Algorithms are detailed step by step instruction sets or formulas for solving a problem or completing a task.  Computer programmers write detailed algorithms to instruct computers and robots how to perform tasks.

The Middle Learning Community practiced designing and writing algorithms for the Pro-Bot robots to draw shapes.  This involved recording some data for each shape, such as the number of sides, the length of the sides and the angle to turn at each corner.  Students observed that algorithms can be written sequentially (the long way) or by using repetition (loops).  They noticed that by using Pro-Bot’s repeat button, the number of buttons that need to be pressed to get Pro-Bot to draw shapes can be reduced dramatically.  Students also used the Tynker coding app to program characters to draw shapes on their iPad screen, as they begin to put together a Tynker Shapes Quiz for other students to use.

The Senior Learning Community students have started designing & coding a Times Tables quiz.  They are choosing 10 times tables questions and presenting each one on the screen as a multiple choice question, where one answer is correct and the other 3 are incorrect.  (They are carefully choosing 3 incorrect answers that could easily be mistaken as the correct answer if the user doesn’t read the question properly).  They have been learning about user interface – what makes a good looking, easy to use and engaging program.  They have been experiencing the importance of good planning & design and have planned out their screen background, characters & questions on paper.  They have designed algorithms using flowcharts that involve decisions and branching for some of their times tables questions.  Planning & design are very important parts of the process of creating software and apps and students have been practicing these skills before embarking on any coding.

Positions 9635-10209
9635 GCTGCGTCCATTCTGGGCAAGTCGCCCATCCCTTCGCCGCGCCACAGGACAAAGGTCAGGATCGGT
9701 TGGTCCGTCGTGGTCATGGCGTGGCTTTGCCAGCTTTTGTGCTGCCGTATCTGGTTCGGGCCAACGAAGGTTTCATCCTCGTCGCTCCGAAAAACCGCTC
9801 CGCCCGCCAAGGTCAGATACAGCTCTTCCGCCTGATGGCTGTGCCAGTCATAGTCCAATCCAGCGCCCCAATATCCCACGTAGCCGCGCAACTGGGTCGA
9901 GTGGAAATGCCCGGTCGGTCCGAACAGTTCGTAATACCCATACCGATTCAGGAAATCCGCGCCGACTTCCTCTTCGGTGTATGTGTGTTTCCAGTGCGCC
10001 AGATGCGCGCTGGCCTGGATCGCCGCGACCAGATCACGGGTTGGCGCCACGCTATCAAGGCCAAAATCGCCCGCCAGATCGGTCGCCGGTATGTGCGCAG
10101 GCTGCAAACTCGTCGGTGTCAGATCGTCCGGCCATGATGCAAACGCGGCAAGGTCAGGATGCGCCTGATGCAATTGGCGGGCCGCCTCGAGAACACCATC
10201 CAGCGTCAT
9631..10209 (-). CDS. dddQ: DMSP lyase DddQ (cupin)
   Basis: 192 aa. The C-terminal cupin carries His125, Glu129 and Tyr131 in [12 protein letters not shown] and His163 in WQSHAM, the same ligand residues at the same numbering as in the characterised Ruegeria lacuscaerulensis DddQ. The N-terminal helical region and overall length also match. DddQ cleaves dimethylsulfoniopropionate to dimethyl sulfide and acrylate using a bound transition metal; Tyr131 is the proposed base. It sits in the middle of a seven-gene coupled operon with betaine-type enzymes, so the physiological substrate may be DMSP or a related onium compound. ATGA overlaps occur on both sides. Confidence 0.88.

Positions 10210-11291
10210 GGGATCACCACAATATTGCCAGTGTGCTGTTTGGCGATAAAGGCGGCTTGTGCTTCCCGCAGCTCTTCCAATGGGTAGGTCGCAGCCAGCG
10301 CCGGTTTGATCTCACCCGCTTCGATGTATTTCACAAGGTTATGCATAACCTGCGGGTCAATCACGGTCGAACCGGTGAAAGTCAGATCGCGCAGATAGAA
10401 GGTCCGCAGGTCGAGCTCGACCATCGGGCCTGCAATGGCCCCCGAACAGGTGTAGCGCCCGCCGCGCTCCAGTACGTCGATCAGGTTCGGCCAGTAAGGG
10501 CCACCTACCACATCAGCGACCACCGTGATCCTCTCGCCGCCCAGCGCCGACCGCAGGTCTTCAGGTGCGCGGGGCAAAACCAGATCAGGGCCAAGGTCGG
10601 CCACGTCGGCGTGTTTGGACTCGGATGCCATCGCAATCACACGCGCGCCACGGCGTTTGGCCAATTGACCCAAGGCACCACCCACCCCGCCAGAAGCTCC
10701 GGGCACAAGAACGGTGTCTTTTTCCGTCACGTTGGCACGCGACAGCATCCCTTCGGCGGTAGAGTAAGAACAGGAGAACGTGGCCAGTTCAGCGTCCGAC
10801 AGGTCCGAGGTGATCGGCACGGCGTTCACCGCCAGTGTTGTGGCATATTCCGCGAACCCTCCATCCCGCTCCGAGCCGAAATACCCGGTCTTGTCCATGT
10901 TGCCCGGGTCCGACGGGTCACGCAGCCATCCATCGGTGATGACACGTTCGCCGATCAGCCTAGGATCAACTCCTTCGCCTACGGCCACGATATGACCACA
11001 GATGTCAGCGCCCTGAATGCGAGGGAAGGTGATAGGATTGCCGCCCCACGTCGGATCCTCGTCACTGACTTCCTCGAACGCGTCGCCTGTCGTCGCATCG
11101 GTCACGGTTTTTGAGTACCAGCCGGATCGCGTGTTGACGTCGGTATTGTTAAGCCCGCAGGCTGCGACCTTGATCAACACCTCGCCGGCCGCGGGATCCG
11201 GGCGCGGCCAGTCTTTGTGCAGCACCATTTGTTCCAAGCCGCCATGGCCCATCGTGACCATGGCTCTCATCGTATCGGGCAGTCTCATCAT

Stay tuned to see the quizzes that the Middle & Senior Learning Community students design and create with the Tynker Coding app.

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Pixels, Pixels, Pixels

In last week’s Coding lesson, students learned how computers store and send digital images and how they are able to represent images in a digital format.  It’s all about pixels, pixels …. and more pixels.  Students began by taking a pack of black & white squares (pixels) and creating a picture or pattern on a 6×6 grid.  They were then asked to think of ways to instruct someone else to recreate their picture, without showing them the picture.  They experimented with long verbal instructions, short verbal instructions, words (ie black & white) and letters (ie B & W).  In the end, they realised that the quickest and most efficient way, especially for digital computers, was just to say 0 (for white) or 1 (for black).

In small groups, students then created an 8×8 pixel design on paper.  Another student in the group wrote the binary code (the 0s and 1s) representing the picture.  After folding back the first picture so that it was not visible, a 3rd student decoded the binary code to recreate the picture.  Students then reflected on the accuracy of their binary code & the resulting picture.